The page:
Divi vs Elementor

Divi Overview

Divi is a WordPress theme that pushes the boundary of what a theme is. It might be better to call it a framework for interacting with and designing your WordPress site. Allowing for ample customization, Divi comes packaged with a What You See Is What You Get (WYSIWYG) visual editor that replaces the basic WordPress editor. It allows for simple and easy no-code website development. This framework is becoming increasingly popular among independent bloggers, designers, and businesses.

Elementor Overview

Unlike Divi, which packages an editor and a theme together, Elementor is a stand-alone plugin for WordPress. It offers both a paid and free version and can be used with a majority of WordPress themes. Replacing the standard editor, the Elementor editor offers a powerful and responsive design for virtually any website built using WordPress. Even better, the Elementor framework offers easy integration with nearly any marketing tool or WordPress plugin on the market.

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Divi is a very popular WordPress Theme and WordPress page builder that is trusted by over 2 million websites. 

Price: Free to $99

Elementor is a WordPress design tool providing a platform that allows you to build, manage, and develop an attractive website easily.

Price: Free to $199

How Much Do They Cost?

When comparing any two premium plugins, the first place your eye will go is the price tag. It's no different when you compare Divi vs Elementor. These two plugins differ substantially in their price and ultimately cater to quite different markets for that reason.


Divi does not have a free version. Instead, the makers of Divi sell two licenses to prospective consumers. For $89 a year, they offer a yearly license that provides unlimited access to all of the basic Divi products. In case the name didn’t give it away, you need to renew this license every single year for as long as you plan to keep using Divi. If you intend to make use of Divi throughout your professional career, they offer a lifetime access license for $249. For many budding website developers, that’s quite a substantial fee.

Divi also has a marketplace, where various third-party themes, layouts and extensions are sold for prices that can vary significantly. Some even go for as much as $219, but most are priced much more reasonably.


Elementor, unlike Divi, isn't available for a flat fee. There are, in fact, three licenses: Personal ($49), Plus ($99) and Expert ($199). It's worth noting that the difference between these licenses is quite substantial, and it makes comparing the price between the two frameworks challenging. Elementor does not offer a lifetime purchase option.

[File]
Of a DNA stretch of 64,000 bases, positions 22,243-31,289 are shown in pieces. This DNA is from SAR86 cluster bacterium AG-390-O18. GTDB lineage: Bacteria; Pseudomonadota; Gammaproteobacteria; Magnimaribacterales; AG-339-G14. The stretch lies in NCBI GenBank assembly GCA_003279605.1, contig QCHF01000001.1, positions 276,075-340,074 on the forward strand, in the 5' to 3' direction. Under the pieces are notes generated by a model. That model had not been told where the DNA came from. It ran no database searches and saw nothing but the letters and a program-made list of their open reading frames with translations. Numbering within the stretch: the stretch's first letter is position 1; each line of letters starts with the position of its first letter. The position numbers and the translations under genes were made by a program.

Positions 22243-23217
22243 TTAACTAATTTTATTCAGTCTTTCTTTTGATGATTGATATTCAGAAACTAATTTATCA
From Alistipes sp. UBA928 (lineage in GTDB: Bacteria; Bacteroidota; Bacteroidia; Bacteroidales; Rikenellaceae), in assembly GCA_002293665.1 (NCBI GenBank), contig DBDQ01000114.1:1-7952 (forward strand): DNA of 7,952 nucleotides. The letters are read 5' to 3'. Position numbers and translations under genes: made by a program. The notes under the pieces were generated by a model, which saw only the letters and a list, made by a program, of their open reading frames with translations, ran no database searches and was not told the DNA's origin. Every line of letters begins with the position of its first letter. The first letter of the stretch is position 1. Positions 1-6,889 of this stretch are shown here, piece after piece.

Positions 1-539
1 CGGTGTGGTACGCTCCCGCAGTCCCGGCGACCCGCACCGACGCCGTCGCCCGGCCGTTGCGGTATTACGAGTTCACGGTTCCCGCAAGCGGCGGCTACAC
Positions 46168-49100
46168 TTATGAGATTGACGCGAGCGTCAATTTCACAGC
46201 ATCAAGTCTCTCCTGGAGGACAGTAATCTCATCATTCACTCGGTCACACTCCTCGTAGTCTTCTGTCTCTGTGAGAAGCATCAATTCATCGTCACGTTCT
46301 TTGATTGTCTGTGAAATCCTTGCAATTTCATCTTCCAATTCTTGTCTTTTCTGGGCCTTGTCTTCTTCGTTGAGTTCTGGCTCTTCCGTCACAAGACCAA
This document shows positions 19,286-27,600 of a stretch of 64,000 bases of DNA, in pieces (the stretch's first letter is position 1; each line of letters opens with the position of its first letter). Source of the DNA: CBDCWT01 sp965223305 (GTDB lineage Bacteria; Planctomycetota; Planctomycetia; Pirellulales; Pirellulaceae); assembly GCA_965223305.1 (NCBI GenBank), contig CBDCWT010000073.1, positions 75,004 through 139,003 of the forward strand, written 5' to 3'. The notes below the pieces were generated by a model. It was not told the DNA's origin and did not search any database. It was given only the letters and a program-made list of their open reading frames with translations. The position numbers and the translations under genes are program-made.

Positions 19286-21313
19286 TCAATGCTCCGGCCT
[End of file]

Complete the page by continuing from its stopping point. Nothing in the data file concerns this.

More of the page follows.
Ultimately, which plan you will want to use will vary based on your own needs. For example, the Personal plan can only be used to make one site, while the Expert plan can be used to make 1,000.

Unlike Divi, Elementor does offer a free version. In fact, for that reason alone, if you're indecisive and looking to get your feet wet with a WordPress framework, Elementor is definitely the way to go. You can try out their free version and see if it’s the right fit for you. If you don't like it, it's not a problem.

Which One Is Right For You?

The right framework for you will depend on the needs of your website or client, and there really isn't a clear winner. Both sites have significant pros and cons, which will need to be weighed carefully by any prospective WordPress author. Divi has almost no learning curve, theme and editor integration, and easily works without knowing a single line of code. On the other hand, Elementor offers more customization. It also tends to be much more powerful in the hands of a WordPress power user.

If you still aren't sure where the chips fall on Divi vs Elementor, read on for a detailed breakdown of the pros and cons of each of these frameworks.

The Pros


Fast To Get Started

Divi offers a wide array of options to a beginning, intermediate or advanced website developer. All of these options are modular and easily scalable, building on top of each other to produce a truly user-friendly experience. If you're looking to get your website up and running quickly, Divi is definitely the way to go.

Marketplace Access

Not only is it fast to get simple sites up and running with Divi, but it also comes complete with access to the Divi Marketplace, which lets aspiring bloggers access many unique and powerful tools that will help them thrive in the blogosphere. Some of these options can be quite pricy, but others are much more affordable even for starting developers.

Automated Backend

If your backend is simple, like with a static site or a blog, you really can't go wrong with Divi. The editor will handle all of that for you, and for the most part, it does a good job.

Can Be Used With Multiple Sites

Both versions of Divi allow you to use the editor with an unlimited number of websites.


A Rock-Solid, Powerful Editor

Elementor, especially with the Expert license, is an extremely powerful editor. If you know a little CSS or HTML, you'll find that that knowledge goes very far with Elementor. In fact, with just a few clicks of a button and a few lines of code, Elementor allows you to create virtually any website that you can imagine.

Unlike Divi, Elementor allows you to create some of the best pop-ups on the market today. You can cater these exactly to an advertiser’s specifications with a hands-on editor.

Integrated Responsive Design

With an increasingly mobile clientele, responsive design has come to dominate the internet. Responsive design is a design philosophy that ensures your site works as well on a phone as it does on a desktop. Most developers build their sites with responsive design in mind to boost their page ranks on search engines. It's also necessary to please an increasingly mobile clientele.